DoT has plans to use 3G services for tele-medicine, health, education in remote areas, which is possible only if rural users can access the service, they said. 3G handset prices are already very high and if services become costlier, the very purpose of introducing them would fail, they added.

Official sources said another problem was the inter-connection arrangement between 2G and 3G networks in case foreign players were allowed.

Since they would be offering 3G services at a high cost, 2G operators would also demand higher interconnection charges to connect to a 3G network. This, in turn, would raise tariffs for 2G services, which operators offer at present, as well.

TRAI has proposed Rs 1,400 crore as base price for bidding for a pan-India presence. The telecom regulator had proposed allowing up to five GSM players in the 3G space. But DoT may reserve one slot for PSUs, BSNL or MTNL, depending on the service area. — PTI

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Kangra tea no more connoisseur’s delight
Ruchika M. Khanna
Tribune News Service

Chandigarh, July 22
The famous Kangra tea is no longer the tea connoisseur's delight. The government's apathy towards saving this indigenous tea variety of Himachal Pradesh; decreasing land holdings; and, unfavourable weather conditions have jointly contributed towards the decline in its production and reduction in the total area under tea cultivation.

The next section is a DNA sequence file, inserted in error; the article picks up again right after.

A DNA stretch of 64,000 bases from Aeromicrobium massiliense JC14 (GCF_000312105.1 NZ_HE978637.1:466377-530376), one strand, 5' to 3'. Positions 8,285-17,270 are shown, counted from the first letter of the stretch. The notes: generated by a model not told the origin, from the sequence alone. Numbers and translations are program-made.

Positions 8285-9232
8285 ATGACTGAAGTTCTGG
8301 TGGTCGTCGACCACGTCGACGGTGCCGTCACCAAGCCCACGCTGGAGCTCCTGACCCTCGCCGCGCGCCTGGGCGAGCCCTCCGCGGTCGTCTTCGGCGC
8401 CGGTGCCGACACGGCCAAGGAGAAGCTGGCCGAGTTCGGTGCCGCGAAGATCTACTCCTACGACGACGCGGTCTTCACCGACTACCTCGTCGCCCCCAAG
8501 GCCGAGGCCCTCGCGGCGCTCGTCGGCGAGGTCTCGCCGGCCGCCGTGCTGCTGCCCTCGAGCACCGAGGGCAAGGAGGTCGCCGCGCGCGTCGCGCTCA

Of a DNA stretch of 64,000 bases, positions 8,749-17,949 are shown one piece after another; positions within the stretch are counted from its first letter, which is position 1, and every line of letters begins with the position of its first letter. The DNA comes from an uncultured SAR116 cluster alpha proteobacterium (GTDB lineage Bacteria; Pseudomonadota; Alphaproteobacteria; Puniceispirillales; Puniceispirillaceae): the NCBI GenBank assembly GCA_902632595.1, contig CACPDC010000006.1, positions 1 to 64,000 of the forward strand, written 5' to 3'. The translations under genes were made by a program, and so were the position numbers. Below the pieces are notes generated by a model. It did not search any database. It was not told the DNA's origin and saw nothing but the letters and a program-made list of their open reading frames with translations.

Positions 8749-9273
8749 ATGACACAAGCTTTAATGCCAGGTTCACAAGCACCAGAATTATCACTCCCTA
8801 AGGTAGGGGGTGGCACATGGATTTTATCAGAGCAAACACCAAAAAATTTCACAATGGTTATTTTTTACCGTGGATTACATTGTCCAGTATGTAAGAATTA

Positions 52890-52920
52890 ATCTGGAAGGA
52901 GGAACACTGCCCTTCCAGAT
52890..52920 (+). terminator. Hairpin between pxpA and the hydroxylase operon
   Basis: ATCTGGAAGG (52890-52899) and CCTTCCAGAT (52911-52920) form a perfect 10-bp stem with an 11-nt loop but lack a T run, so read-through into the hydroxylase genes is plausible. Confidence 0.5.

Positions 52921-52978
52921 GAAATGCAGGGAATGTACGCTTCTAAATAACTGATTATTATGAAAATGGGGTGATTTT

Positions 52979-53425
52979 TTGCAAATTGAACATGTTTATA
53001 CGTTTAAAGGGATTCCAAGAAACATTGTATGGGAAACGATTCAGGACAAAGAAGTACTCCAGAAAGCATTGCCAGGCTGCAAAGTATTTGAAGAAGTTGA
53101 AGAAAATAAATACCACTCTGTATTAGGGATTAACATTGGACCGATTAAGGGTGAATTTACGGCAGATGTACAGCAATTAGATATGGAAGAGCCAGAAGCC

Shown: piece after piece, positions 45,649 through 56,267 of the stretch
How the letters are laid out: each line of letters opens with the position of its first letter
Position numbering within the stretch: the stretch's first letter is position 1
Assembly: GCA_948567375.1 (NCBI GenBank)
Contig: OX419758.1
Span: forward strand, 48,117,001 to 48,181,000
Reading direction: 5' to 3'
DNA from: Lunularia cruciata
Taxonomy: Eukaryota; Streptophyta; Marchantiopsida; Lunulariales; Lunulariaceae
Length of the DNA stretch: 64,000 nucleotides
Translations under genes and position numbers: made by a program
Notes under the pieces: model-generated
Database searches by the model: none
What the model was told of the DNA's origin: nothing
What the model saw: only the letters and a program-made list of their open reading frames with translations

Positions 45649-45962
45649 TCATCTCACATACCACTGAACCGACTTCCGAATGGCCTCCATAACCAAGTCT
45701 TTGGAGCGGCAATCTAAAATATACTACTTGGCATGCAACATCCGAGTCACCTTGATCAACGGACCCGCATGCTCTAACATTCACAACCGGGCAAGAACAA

The government's decision to create a Special Purpose Tea Fund (SPTF) for rejuvenation and replanting of tea plantations, in the Budget 2007, had raised the hopes of tea growers in the Kangra- Palampur belt. But as the Tea Board of India unfolded its policy recently, tea planters in this belt were left high and dry. With the policy aimed primarily at the planters with large plantations, they would not be able to accrue much benefit from the policy.

The new SPTF, to be implemented from the current fiscal year till the end of the 11 th Plan, has a funding pattern of 25 per cent subsidy, 25 per cent promoters' contribution and the balance 50 per cent by way of bank loan.

Though the policy stands to benefit tea growers in West Bengal and Assam, growers in the Kangra belt are disillusioned. It is estimated that over the past decade, tea plantations in this belt, spread across over 625 hectares, have been abandoned and another 460 hectares of area (previously under tea cultivation) is now lying in a neglected state. Of the remaining 1,200 hectares under cultivation, majority of tea growers (50 per cent) have less than two acres of land holding, and would not be able to avail the SPTF.

K.G. Butail, president of Kangra Valley Small Tea Planters Association, said the small tea growers could not afford to take the 50 per cent loan component in the SPTF.

Over the past seven years, the area under tea cultivation in Kangra valley declined by 47 per cent. Subsequent winter droughts in Kangra valley have led to the subsequent failure of 'first flush' — the first tea leaves to be plucked from a plantation. The first flush generally yields the highest price in market — up to Rs 300-400 per kg. But because of winter drought, the first flush has not been picked and generally the subsequent tea leaves are being picked and processed. Since the price is determined on the basis of the plucking, the tea growers in the valley are getting an average of Rs 70 per kg.